David Goldsmith, president and cofounder of New York– based MetaMatrix Consulting Group, has defined seven kinds of alliance relationships, all contributors to your personal and professional success. In all my work with decision makers, I find it important that everyone know early on in the game what type of relationship is being developed. This common language, drawn from a variety of sources, makes progress happen fast.

Affiliate relationship

A partnership that allows two parties to work together with minimal risk to either party. For example, one company may promote another one on its web site, where both parties have a limited investment and risk in the relationship.

Ad-hoc relationship

A type of relationship that is normally formed for the purposes of solving or looking into a particular challenge. In politics, for instance, you’ll hear that an ad hoc committee has been established to review the need for a new sewage plant.


A consortium occurs when a group of people combine their resources, enabling them to achieve significantly more than any individual could individually. Associations and chambers of commerce are a very well known type of consortium. Each member contributes just a few dollars per year, and in return receives the benefits of all the funds provided by the members.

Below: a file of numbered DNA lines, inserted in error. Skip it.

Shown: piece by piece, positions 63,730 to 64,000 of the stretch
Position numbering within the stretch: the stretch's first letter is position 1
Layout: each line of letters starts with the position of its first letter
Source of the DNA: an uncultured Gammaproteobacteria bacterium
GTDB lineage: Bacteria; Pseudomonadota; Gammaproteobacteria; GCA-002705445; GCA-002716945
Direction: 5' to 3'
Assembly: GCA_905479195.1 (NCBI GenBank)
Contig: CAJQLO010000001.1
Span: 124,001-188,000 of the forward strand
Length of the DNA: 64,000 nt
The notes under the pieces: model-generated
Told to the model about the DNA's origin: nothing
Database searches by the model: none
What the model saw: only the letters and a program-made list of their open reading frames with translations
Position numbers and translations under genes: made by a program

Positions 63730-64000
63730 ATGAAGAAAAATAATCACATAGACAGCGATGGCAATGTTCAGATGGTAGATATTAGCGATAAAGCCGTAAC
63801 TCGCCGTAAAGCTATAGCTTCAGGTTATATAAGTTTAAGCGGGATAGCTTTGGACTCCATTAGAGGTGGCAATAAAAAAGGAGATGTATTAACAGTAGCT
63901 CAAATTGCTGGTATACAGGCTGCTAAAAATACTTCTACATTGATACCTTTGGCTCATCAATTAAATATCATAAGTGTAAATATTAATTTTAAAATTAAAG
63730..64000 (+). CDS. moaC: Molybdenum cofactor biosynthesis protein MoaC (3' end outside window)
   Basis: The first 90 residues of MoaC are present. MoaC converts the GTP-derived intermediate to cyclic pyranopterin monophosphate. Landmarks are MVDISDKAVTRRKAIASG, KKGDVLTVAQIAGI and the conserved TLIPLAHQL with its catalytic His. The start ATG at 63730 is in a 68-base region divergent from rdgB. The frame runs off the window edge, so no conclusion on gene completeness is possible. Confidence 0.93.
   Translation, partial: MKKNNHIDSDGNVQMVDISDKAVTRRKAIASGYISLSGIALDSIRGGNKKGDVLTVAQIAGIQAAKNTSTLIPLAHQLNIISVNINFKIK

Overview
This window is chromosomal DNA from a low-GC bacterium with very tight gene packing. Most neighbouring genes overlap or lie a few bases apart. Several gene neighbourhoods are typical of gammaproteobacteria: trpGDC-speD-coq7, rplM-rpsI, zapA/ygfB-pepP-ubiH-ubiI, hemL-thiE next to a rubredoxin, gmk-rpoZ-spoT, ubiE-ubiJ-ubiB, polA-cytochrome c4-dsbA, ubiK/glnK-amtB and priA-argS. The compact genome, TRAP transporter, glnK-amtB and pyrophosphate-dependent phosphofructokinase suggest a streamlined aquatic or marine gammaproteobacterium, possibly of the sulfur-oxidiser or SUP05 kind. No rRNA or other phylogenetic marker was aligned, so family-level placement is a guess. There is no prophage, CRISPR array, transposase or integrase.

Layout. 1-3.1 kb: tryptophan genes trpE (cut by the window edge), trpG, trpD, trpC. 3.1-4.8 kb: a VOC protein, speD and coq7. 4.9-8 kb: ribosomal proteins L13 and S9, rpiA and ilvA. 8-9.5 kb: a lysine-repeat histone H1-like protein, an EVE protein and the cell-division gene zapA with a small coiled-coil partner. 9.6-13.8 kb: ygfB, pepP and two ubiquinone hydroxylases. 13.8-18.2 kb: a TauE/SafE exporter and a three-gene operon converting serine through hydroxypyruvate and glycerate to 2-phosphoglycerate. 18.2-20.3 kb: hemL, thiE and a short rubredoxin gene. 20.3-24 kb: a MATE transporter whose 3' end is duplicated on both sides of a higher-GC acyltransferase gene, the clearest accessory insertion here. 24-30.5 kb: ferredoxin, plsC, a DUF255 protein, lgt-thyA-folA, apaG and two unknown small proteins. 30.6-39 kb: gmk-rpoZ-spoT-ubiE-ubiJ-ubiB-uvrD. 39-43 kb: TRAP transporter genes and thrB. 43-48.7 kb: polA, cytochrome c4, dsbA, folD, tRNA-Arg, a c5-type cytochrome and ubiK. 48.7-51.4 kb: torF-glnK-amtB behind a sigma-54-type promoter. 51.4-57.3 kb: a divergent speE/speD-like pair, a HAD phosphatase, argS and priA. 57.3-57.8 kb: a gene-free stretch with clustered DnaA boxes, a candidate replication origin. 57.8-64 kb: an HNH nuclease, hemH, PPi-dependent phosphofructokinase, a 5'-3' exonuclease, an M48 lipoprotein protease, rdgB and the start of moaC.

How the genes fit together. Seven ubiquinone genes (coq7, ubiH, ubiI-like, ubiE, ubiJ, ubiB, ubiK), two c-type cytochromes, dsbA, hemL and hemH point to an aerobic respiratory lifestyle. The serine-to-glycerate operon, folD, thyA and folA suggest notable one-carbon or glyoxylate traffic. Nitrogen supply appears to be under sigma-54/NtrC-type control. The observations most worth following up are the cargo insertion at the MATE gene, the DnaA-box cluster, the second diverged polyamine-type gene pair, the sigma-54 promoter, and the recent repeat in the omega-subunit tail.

Project joint venture

A relationship in which two parties agree to work together in such a manner that resources from both parties are used, but on a limited scale. The hiring of a printer to print a brochure or when two parties put on an event are examples of such a relationship.

Joint venture

A type of relationship that requires that both parties commit to working together to the degree that if one fails, the other fails, and if successful, they both partake of the reward.
Merger—when two parties agree that joining together as one would be better for everyone involved and the combined efforts would produce more than each one could individually.


Accquisitions differ substantially from a merger in that in an acquisition, one party believes that the relationship would be best for both when joined even if the other disagrees.

When an organization or an individual looks to develop a relationship, it’s extremely important that all parties understand what they’re actually trying to achieve. Mistakes are avoided and the desired outcomes are achieved at an accelerated pace by defining what each organization desires early on in the dialogue. Think about it this way: If you see a marriage as a joint venture but your partner sees it as a project joint venture . . . well, you’re in for trouble.

How well do a group of individuals work well together in a team-based environment? Take our Free Relationship DNA assessment to identify the team attributes in one of four quadrants with a high level profile and a set of recommendations.

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